Principal Investigator: Dr. Parthiba Balasubramanian
Institution: Agriculture and Agri-Food Canada, Lethbridge, Alta.
Prepared by: Nate Ort, M.Sc.
This project, led by Dr. Parthiba Balasubramanian of Agriculture and Agri-Food Canada (AAFC) in Lethbridge, Alta., is developing dry bean varieties for production under irrigation in Alberta with high yield, early maturity, strong lodging tolerance, and high seed quality. Disease resistance to common bacterial blight (CBB), white mould, and anthracnose was also evaluated and integrated into their breeding program.
This research program starts by crossing cultivars with known disease resistance to important yield and quality limiting diseases with early maturing high yielding cultivars in a greenhouse. The seed from these crosses were then grown in early generation nurseries in Alberta and evaluated for architecture type (upright indeterminate bush or determinate bush), lodging resistance, days to maturity, and yield potential (pods per plant and pod distribution on a plant). Seed quality characteristics such as size, shape, colour, and colour retention were also visually assessed. Material that was selected for based on the desired criteria in these early generation nurseries was then tested in early yield trials, preliminary yield trials, and advanced yield trials, in this order. The difference among these is that each subsequent trial tests less but more promising material for commercialization. This is the “breeding pipeline.” Fifteen dry bean lines including established check varieties of pinto, great northern, and yellow bean were then moved forward and tested in the Short Season Wide Row Irrigated Dry Bean Registration Trial at four locations in Alberta: Fairfield Research Farm, Lethbridge on-station, Vauxhall, and Bow Island. The trial at Bow Island was in a commercial dry bean field.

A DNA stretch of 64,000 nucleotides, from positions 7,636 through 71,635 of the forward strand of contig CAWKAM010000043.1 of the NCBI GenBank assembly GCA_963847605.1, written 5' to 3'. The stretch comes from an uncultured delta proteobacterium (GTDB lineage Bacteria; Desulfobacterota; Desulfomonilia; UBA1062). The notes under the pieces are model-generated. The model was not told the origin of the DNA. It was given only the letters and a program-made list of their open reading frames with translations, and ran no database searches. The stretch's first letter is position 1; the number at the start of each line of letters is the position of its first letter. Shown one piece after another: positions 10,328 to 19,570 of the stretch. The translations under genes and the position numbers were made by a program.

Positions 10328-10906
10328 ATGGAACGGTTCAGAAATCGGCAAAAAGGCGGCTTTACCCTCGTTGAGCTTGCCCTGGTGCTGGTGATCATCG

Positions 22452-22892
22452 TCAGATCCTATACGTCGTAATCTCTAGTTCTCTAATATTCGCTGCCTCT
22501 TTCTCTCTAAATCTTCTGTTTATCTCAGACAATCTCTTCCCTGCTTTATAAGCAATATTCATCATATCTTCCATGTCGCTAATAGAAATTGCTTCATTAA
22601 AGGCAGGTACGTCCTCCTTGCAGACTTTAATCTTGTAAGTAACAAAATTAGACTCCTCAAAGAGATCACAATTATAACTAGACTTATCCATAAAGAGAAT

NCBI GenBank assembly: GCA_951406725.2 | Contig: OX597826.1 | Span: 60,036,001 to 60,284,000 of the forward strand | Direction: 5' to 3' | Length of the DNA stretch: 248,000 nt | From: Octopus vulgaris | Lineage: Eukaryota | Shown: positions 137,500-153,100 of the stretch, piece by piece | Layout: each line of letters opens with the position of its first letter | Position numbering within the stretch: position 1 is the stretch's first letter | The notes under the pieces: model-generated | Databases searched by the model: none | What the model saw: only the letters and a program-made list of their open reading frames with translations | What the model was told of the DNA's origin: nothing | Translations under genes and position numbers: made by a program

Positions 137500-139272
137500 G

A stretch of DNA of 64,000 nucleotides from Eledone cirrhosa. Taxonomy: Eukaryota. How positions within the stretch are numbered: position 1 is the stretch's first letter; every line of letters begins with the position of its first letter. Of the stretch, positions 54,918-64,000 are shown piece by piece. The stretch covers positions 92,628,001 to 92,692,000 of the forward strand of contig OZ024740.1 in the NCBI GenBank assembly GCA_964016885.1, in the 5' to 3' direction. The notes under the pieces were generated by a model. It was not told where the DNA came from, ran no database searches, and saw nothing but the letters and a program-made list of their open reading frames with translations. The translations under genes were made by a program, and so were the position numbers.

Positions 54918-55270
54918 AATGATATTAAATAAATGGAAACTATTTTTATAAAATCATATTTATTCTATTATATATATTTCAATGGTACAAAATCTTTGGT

Developing Disease Resistance
Early maturing dry bean lines with resistance to CBB and white mould were identified in this research. Four pinto bean lines with confirmed resistance to CBB were used as parents in the hybridisation nursery to transfer disease resistance into their progeny and therefore the next stage of their breeding pipeline. Dry bean lines and check cultivars from the Alberta Short Season Wide Row Irrigated Dry Bean Registration Trial were planted in the white mould disease nursery at AAFC Lethbridge in collaboration with Dr. Syama Chatterton. White mould disease incidence and severity ratings were recorded and published in the Registration Trial Report of the Prairie Recommending Committee for Pulse and Special Crops. Information published here is considered by this committee when promising lines from breeding programs are proposed for registration and commercial use in Canada.
Furthermore, in collaboration with Dr. Chatterton, resistance evaluation to white mould of 74 advanced dry bean lines were completed in a greenhouse with the appropriate disease resistant and susceptible market class check varieties were included. The disease-resistant lines tested here are being advanced in the investigator’s breeding program and will be used as parents in the hybridisation nursery for the development of future varieties intended for commercialization. Lastly, dry bean lines and check varieties from the Alberta Short Season Wide Row Irrigated Dry Bean Registration Trial were assessed for resistance to race 73 and 105 of anthracnose, and information was published in the Registration Trial Report of the Prairie Recommending Committee for Pulse and Special Crops.
- Disease resistance to CBB, white mould, and anthracnose were evaluated and integrated into this dry bean breeding program. Future varieties with high yield and robust resistance to these diseases can now be expected.